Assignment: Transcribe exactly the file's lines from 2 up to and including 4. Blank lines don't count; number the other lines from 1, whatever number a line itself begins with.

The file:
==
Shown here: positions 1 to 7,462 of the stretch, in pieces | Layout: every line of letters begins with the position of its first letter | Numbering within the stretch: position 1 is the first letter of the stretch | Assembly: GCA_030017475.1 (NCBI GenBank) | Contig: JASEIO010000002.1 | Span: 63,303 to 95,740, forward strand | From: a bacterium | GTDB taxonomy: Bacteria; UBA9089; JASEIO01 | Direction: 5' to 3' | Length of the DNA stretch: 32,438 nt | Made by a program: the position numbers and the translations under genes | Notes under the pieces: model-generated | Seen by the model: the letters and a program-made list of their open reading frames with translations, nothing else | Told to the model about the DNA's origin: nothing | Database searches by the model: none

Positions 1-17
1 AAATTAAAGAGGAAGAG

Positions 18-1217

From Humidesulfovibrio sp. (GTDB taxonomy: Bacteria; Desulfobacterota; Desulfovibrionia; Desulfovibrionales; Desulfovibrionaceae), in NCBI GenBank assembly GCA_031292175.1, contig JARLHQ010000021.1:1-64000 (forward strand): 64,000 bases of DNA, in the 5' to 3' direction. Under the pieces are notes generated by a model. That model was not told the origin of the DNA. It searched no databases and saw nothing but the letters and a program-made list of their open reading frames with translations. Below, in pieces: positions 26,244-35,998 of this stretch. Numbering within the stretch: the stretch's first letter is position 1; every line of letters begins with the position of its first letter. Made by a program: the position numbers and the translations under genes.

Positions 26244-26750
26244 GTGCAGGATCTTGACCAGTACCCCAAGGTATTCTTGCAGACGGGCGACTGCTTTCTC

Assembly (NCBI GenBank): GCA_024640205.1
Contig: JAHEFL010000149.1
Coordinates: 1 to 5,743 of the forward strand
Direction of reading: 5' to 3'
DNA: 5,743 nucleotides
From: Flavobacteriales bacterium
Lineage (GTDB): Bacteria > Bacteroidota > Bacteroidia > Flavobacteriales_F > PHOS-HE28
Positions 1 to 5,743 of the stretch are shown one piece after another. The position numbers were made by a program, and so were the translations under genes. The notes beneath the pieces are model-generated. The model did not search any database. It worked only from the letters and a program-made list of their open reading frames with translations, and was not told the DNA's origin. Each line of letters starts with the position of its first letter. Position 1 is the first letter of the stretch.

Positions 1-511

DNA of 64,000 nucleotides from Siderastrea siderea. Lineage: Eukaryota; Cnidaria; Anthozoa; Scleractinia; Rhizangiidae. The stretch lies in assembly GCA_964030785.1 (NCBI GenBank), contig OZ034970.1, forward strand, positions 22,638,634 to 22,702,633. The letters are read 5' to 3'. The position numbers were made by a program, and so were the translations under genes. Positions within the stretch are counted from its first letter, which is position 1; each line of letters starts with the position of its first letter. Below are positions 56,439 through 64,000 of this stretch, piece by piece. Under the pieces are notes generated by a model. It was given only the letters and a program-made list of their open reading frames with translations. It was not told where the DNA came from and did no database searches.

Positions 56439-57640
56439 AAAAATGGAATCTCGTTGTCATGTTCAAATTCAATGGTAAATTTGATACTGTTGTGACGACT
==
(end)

Positions 1-17
1 AAATTAAAGAGGAAGAG

Positions 18-1217